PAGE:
SAN FRANCISCO, June 12, 2009 – What the future holds has always been of
great fascination for people. It has also become a theme for Pope Benedict’s new book, Faith and the Future (Ignatius, 160 p. hardcover). With growing concern among believers about the future of faith, many wonder how in all the confusion of modern trends faith could subsist. How does man’s faith
affect how he lives now, and his eternal blueprint?
In his philosophical, very understandable, and surprisingly prophetic presentation, Joseph Ratzinger (Pope Benedict XVI) approaches this issue from a variety of angles and finishes off with a sketch of the future of the Church. The book’s five chapters were originally presented in 1969-70 by then-Fr. Ratzinger as radio addresses on German and Vatican radio.
“Faith is being shaken to its foundation by the crisis of the present …”, says the Pope. “How great is the fascination of the future in a period when we witness history
being set unusually in motion and see human possibilities beginning to develop, positively and negatively, along roads that lead we know not where.”
In Faith and the Future, the Pope addresses key issues that both synergize – and can work against – a genuine and loyal Church of Christ. They are knowledge, existence, philosophy, hope of men, and the state of the Church.
On the future of the Catholic Church, then-Fr. Ratzinger paints her scenario rather prophetically.
From the crisis of today, Fr. Ratzinger says, the church “will become small and will have to start afresh more or less from the beginning. She will no longer be able to
inhabit many of the edifices she built in prosperity. As the number of her adherents diminishes … she will lose many of her social privileges. …As a small society, [the
Church] will make much bigger demands on the initiative of her individual members.”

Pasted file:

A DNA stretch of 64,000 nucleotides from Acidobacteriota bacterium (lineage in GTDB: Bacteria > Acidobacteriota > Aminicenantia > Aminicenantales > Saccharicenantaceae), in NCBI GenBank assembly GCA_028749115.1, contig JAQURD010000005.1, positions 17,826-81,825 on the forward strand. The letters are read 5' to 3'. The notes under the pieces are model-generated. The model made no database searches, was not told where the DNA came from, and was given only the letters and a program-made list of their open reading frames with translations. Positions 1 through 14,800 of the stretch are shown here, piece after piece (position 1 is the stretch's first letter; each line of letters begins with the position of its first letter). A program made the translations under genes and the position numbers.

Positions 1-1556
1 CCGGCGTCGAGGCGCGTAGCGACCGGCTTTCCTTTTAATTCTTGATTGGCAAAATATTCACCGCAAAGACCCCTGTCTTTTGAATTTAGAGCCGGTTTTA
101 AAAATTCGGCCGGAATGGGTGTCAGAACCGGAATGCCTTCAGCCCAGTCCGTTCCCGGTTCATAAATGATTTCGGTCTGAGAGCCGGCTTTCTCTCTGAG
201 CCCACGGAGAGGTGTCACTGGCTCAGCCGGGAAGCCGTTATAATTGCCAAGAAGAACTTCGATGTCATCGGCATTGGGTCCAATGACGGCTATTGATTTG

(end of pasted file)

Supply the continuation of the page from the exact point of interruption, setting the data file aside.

Ratzinger goes on to predict that the Church “will be a more spiritual Church, not presuming upon a political mandate… It will be hard-going for the Church, for the
process of crystallization and clarification will cost her much valuable energy. It will make her poor and cause her to become the Church of the meek…The process will be
long and wearisome as was the road from the false progressivism on the eve of the French Revolution – when a bishop might be thought smart if he made fun of dogmas and even insinuated that the existence of God was by no means certain… But when the trial of this sifting is past, a great power will flow from a more spiritualized and simplified Church. Men in a totally planned world will find themselves unspeakably lonely. If they have completely lost sight of God, they will feel the whole horror of their poverty …”
He wraps up his analysis with this.
“The Church is facing very hard times. The real crisis has scarcely begun. We will have to count on terrific upheavals. But I am equally certain about what will remain at the
end: not the Church of the political cult … but the Church of faith. She may well no longer be the dominant social power to the extent that she was until recently; but she will enjoy a fresh blossoming and be seen as man’s home, where he will find life and hope beyond death.”